The appellant was charged with refusing to stop the vehicle, drive while suspended, and refusing to supply his personal details when requested. At the Magistrates Court he claimed that he was entitled to be tried before a jury, but the magistrate stated that the appellant had only been charged with summary offences.
“There then followed a vigorous exchange between the appellant and the magistrate in which the appellant maintained that he was entitled to a trial by jury under s 80 of the Constitution and the magistrate endeavoured to explain the procedure for conducting a trial in the Magistrates Court. The exchange culminated in the appellant leaving the court, claiming that the magistrate was acting unlawfully.”
The trial proceeded ex parte, and the appellant was convicted on each charge, fined, disqualified for 9 months and ordered to pay the costs of the prosecution. The appellant then applied to set aside the decisions of the magistrate, on the grounds that he had been denied a trial by jury under section 80 of the Constitution.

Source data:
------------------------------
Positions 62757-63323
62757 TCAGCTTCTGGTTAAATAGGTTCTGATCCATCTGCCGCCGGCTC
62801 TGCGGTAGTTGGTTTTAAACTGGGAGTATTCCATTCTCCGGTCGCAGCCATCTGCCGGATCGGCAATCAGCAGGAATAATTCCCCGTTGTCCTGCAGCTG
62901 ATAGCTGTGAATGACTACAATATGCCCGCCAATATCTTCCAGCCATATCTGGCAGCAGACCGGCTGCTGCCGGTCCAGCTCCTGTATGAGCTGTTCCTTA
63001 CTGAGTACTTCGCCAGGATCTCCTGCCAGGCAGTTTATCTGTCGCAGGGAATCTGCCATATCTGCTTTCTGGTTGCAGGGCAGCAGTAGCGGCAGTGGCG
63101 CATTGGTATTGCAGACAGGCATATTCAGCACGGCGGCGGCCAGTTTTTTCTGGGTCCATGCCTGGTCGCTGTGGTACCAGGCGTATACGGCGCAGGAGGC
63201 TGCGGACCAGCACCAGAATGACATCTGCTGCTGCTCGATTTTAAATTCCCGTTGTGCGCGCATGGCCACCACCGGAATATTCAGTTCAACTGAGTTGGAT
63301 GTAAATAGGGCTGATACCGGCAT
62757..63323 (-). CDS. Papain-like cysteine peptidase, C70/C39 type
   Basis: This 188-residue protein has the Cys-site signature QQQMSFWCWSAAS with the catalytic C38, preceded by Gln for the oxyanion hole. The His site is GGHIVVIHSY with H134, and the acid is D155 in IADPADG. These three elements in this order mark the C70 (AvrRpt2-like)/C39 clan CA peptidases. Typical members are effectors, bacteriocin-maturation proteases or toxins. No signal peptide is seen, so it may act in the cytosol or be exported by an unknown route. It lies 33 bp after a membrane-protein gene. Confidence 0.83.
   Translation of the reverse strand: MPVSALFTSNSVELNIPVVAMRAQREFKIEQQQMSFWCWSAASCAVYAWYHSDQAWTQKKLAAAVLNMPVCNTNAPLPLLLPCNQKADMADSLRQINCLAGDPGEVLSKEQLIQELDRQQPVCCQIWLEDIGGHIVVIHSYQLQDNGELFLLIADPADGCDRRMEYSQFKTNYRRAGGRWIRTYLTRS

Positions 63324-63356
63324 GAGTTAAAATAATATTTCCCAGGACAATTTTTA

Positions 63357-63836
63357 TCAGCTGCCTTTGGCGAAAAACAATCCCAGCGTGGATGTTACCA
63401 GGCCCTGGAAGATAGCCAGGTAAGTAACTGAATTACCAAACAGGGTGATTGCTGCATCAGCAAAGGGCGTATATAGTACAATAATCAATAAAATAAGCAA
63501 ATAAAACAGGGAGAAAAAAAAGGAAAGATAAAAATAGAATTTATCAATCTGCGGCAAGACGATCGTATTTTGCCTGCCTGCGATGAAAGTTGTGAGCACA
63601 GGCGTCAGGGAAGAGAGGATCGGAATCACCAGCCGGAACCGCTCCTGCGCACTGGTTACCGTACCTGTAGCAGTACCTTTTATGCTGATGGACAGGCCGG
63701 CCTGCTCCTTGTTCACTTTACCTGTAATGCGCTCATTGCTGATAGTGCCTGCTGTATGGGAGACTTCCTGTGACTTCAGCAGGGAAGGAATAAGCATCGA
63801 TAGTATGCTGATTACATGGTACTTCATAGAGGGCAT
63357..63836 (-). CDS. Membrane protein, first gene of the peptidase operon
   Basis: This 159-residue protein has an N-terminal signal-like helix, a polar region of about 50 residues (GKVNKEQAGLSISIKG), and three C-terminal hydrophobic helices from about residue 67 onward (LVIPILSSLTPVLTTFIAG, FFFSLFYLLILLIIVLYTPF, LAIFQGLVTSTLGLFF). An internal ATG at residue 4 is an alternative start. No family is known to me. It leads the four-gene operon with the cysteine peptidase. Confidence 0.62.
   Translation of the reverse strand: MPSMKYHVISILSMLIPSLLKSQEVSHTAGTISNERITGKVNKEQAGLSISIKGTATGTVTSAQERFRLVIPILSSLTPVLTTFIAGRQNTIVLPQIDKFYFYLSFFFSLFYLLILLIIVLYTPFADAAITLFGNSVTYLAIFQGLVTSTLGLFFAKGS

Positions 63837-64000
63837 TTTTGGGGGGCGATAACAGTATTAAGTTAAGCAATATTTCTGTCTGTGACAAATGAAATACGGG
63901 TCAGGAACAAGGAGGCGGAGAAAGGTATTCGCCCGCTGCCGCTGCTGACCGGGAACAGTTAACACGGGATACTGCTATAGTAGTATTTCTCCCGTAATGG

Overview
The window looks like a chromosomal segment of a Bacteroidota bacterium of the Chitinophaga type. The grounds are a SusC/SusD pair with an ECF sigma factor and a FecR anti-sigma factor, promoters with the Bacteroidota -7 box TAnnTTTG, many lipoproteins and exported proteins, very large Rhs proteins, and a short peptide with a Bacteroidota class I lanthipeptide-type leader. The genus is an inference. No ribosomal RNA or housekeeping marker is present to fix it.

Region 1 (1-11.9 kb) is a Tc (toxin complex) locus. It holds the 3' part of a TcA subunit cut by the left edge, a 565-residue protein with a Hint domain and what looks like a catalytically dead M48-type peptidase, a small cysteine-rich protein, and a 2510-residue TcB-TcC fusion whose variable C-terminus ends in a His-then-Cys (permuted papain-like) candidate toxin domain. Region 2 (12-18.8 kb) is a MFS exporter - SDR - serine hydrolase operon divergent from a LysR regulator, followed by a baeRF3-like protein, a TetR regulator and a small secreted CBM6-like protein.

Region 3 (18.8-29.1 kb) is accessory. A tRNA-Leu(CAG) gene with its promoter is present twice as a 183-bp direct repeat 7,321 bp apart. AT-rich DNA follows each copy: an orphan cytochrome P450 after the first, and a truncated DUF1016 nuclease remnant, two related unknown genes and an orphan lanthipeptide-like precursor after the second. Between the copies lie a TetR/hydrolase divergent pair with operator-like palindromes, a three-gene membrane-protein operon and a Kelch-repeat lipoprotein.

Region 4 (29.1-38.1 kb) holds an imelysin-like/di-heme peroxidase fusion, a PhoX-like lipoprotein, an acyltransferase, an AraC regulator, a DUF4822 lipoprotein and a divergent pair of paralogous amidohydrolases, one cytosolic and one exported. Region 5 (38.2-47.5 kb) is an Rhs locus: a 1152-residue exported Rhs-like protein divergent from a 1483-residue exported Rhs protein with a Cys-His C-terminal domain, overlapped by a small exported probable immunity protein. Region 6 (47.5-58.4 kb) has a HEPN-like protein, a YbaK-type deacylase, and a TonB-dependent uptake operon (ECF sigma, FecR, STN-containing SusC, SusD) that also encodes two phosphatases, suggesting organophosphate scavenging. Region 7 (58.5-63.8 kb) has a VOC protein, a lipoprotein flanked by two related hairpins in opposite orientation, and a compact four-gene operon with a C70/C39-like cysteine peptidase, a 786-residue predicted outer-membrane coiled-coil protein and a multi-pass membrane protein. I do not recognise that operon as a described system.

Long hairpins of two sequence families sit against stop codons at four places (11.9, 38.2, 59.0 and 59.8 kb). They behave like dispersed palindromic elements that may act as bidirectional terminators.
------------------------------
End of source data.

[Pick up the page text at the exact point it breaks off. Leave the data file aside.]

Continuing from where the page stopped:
“The application was heard by on 4 November 2013 by the same magistrate who had convicted the appellant. Again, there was a vigorous exchange between the appellant and the magistrate in which the appellant contended that he had been entitled to a trial by jury under s 80 of the Constitution. The magistrate refused the application.”
The appellant commenced an appeal from his conviction in Stearman v Taylor  WASC 247 on the grounds the magistrate erred in law “when he entered a plea for me and dealt with the offences in summary jurisdiction against my will, therefore placing me into peonage and committing a Tort against me” citing section 80 of the Constitution and Chapter 29 of the Magna Carta. The court held that they were summary offences and not indictable offences and therefore a jury trial was not applicable, and that the magistrate was entitled to proceed to hear and determine the charges once the appellant had left the courtroom.